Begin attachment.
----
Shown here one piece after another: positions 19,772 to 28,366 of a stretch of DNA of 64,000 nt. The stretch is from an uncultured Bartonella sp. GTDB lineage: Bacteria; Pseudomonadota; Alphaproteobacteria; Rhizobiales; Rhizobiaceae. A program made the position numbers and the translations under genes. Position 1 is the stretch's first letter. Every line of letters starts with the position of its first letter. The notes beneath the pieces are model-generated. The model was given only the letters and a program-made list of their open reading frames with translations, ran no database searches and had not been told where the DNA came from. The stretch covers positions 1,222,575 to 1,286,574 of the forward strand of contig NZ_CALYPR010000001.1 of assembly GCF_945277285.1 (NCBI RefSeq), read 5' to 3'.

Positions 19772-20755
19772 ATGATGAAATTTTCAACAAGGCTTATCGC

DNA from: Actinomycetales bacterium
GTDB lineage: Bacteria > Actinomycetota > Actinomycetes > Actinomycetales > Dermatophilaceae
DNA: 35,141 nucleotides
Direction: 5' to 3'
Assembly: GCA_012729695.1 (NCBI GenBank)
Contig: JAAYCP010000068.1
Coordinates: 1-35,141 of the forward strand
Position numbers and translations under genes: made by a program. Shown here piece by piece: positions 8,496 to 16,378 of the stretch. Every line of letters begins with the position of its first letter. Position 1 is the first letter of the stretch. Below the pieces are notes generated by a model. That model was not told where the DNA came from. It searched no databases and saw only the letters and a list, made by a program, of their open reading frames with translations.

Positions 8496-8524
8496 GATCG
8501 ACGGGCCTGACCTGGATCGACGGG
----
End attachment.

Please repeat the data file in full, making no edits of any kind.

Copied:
Shown here one piece after another: positions 19,772 to 28,366 of a stretch of DNA of 64,000 nt. The stretch is from an uncultured Bartonella sp. GTDB lineage: Bacteria; Pseudomonadota; Alphaproteobacteria; Rhizobiales; Rhizobiaceae. A program made the position numbers and the translations under genes. Position 1 is the stretch's first letter. Every line of letters starts with the position of its first letter. The notes beneath the pieces are model-generated. The model was given only the letters and a program-made list of their open reading frames with translations, ran no database searches and had not been told where the DNA came from. The stretch covers positions 1,222,575 to 1,286,574 of the forward strand of contig NZ_CALYPR010000001.1 of assembly GCF_945277285.1 (NCBI RefSeq), read 5' to 3'.

Positions 19772-20755
19772 ATGATGAAATTTTCAACAAGGCTTATCGC

DNA from: Actinomycetales bacterium
GTDB lineage: Bacteria > Actinomycetota > Actinomycetes > Actinomycetales > Dermatophilaceae
DNA: 35,141 nucleotides
Direction: 5' to 3'
Assembly: GCA_012729695.1 (NCBI GenBank)
Contig: JAAYCP010000068.1
Coordinates: 1-35,141 of the forward strand
Position numbers and translations under genes: made by a program. Shown here piece by piece: positions 8,496 to 16,378 of the stretch. Every line of letters begins with the position of its first letter. Position 1 is the first letter of the stretch. Below the pieces are notes generated by a model. That model was not told where the DNA came from. It searched no databases and saw only the letters and a list, made by a program, of their open reading frames with translations.

Positions 8496-8524
8496 GATCG
8501 ACGGGCCTGACCTGGATCGACGGG